Ron DeSantis Enters the Moscow Primary
The following is part of The Moscow Primary, an irregular series on yours truly’s speculations regarding the views of the 2024 Republican nomination contest from the most important player: the Kremlin.
Governor DeSantis gave strong hints that he intends to compete with Donald Trump for Moscow’s love last month. He made it explicit last night. One could argue that DeSantis scored a political trifecta for the pro-Putin crowd: he refused to call Ukrainian victory an objective; nor would he call it a vital American interest; and he did all this response to Tucker Carlson’s questionnaire, no less.
The Guy Asking the Question Matters
For the uninitiated, Tucker Carlson is inarguably the most watched Putin sympathizer in America. The alternate universe he presents to his viewers on Eastern Europe came through in one of his questions he put to the candidates: “Given that Russia’s economy and currency are stronger than before the war, do you believe that U.S. sanctions have been effective?”
That is a flat out lie. Even Moscow has admitted that the Russian economy contracted by more than 2% this year, after expecting (before the war and sanctions driven by it began) to have 3% growth (Moscow Times). Unless one was willing to directly challenge the unreality of that question (which no one did), the best response to Carlson’s query is no response at all.
Bad Form Meets Bad Substance
For DeSantis, however, the whole point of the exercise is to make the Kremlin feel better about him. So joining up to Carlson’s nonsense is a net positive in the Moscow Primary.
The governor began by lying about what Biden has said (again) on Ukraine:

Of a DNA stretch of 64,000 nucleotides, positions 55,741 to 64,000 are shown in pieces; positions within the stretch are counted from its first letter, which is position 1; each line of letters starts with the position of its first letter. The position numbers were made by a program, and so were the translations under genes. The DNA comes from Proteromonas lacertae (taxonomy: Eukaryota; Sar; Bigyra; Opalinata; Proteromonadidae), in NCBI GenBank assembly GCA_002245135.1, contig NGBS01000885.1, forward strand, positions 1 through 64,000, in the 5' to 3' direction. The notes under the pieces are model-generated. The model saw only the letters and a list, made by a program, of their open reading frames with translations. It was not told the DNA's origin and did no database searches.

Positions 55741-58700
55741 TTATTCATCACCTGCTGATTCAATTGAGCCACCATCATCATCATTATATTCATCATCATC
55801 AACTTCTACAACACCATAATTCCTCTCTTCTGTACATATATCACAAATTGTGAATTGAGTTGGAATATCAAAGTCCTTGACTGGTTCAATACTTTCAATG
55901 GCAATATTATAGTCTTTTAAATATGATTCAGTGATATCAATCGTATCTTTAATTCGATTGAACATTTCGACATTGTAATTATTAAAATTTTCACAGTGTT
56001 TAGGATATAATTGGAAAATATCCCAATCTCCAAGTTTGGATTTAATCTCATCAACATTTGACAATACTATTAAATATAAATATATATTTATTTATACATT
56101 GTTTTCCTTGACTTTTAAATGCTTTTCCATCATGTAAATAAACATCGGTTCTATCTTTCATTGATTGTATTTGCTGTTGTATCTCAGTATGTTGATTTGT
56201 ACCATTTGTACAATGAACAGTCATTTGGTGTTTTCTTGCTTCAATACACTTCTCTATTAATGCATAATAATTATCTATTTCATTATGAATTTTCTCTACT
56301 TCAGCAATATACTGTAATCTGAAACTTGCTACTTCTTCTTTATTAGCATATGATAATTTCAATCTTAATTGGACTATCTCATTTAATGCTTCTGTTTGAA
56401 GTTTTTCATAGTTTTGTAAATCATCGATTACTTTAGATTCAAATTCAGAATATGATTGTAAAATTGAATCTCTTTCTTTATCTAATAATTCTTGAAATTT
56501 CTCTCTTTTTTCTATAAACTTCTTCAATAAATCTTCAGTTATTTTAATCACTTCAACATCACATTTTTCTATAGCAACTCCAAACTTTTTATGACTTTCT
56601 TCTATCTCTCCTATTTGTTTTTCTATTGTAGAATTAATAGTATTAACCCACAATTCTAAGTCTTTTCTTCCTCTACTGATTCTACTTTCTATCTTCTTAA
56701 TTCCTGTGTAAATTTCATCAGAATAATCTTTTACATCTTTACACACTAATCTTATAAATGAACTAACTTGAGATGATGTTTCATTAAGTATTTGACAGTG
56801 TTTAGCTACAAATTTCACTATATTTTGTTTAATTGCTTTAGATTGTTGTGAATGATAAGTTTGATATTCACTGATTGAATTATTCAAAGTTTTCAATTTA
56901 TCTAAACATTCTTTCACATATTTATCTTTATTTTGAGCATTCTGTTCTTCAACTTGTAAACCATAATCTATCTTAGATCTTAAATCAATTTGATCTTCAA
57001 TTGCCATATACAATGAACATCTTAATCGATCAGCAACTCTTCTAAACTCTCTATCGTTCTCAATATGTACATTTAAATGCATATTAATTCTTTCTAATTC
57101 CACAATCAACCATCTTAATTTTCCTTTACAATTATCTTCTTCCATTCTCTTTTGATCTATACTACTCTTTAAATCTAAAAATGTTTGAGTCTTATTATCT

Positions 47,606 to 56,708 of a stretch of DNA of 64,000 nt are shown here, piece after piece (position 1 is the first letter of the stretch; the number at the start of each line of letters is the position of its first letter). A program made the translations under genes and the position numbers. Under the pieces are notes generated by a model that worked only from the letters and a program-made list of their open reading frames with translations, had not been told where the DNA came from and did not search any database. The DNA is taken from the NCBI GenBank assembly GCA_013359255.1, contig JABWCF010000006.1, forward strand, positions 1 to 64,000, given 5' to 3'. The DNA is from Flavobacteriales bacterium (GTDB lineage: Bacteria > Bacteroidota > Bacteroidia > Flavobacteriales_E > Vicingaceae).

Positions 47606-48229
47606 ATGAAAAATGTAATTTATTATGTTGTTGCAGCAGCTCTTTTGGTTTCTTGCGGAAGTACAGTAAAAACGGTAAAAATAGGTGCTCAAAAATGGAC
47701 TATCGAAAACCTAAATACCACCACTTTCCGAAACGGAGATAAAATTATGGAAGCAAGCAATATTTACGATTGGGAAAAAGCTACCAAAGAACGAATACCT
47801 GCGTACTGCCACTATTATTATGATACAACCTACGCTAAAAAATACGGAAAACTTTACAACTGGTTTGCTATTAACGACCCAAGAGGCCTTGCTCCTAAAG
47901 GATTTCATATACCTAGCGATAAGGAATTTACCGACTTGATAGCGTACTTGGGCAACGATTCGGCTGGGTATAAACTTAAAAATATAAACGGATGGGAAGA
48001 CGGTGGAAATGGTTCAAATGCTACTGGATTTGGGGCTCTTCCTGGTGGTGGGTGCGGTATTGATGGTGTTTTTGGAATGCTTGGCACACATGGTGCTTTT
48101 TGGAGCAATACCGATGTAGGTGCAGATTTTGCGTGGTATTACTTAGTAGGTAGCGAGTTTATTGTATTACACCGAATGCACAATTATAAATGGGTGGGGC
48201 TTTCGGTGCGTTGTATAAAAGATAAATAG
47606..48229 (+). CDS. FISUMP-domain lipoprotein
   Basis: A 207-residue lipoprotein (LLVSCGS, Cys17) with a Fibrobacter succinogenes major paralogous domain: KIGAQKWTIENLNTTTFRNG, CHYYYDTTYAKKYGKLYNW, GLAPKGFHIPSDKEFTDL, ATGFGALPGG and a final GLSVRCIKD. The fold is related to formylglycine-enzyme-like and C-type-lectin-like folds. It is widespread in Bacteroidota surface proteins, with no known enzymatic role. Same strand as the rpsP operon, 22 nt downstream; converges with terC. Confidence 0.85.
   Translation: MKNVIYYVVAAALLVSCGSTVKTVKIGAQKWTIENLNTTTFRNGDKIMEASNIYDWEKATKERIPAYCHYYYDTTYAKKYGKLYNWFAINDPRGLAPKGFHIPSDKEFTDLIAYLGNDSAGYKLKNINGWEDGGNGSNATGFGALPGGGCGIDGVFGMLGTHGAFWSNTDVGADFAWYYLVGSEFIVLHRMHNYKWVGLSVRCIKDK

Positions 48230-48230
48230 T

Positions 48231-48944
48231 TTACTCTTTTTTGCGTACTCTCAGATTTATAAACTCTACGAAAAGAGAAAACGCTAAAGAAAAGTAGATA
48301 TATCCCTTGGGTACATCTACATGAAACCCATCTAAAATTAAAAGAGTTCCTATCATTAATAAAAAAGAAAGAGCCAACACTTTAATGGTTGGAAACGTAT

The Biden administration’s virtual “blank check” funding of this conflict for “as long as it takes,” without any defined objectives or accountability…
As I’ve noted before, Biden has defined the objective (emphasis added).
I am in Kyiv today to meet with President Zelensky and to confirm our unwavering commitment to democracy, sovereignty and territorial integrity of Ukraine.
In other words, the objective is Ukraine wins back the territory Russia stole from it. DeSantis may disagree (wrongly) with that objective, but pretending the objective doesn’t exist is delusional at best.
In a DeSantis Administration, Russia Gets to Keep What It Stole
DeSantis did provide an objective of his own: “peace.” Not a peace via victory for Ukraine, though. In fact, he went so far as to explicitly rule out giving Ukraine F-16s, or anything that would allow it to “engage in offensive operations beyond its borders.” Considering that Ukraine is already getting weapons with that capability (Insider), DeSantis is clearly calling for a reduction in support. The implication is obvious: should DeSantis be elected, Russia would get to keep what it stole. One should note Trump was equal to DeSantis in this, insisting that all aid to Ukraine would stop so long as Russia merely stopped trying to add to its ill-gotten gains.
Revisionist History with the Chinese Communist Party
DeSantis also peddled the theory that the Ukraine war – and American support to the defenders – “have driven Russia into a de facto alliance with China.” I already debunked this nonsense, but you don’t have to take my word for it. Here are Xi and Putin themselves, before the 2022 invasion began (New Yorker).
“Friendship between the two States has no limits,” they vowed in the communiqué, released after the two leaders met on the eve of the Beijing Winter Olympics. “There are no ‘forbidden’ areas of cooperation.”
Doesn’t sound like Russia needed much “driving,” did they?
What This Means
DeSantis’ statements will have major implications in two areas. Within what passes for the GOP “establishment,” they will exacerbate the isolationism already running rampant. We can expect a lot more “normal” Republicans in the House and Senate to sound like KGBob on Ukraine. The more obvious impact will be visible next year, however.
Why? Because DeSantis has made it abundantly clear: he is entering the Moscow Primary. Now he and Trump will have to out-appease each other to win over the Kremlin. I’d still give the edge to Trump (he’s had a lot more practice), but DeSantis isn’t going down without a fight. Moreover, unlike the primary and caucuses over here, there is only one voter in the Moscow Primary.
He’s keeping his preference secret … for now.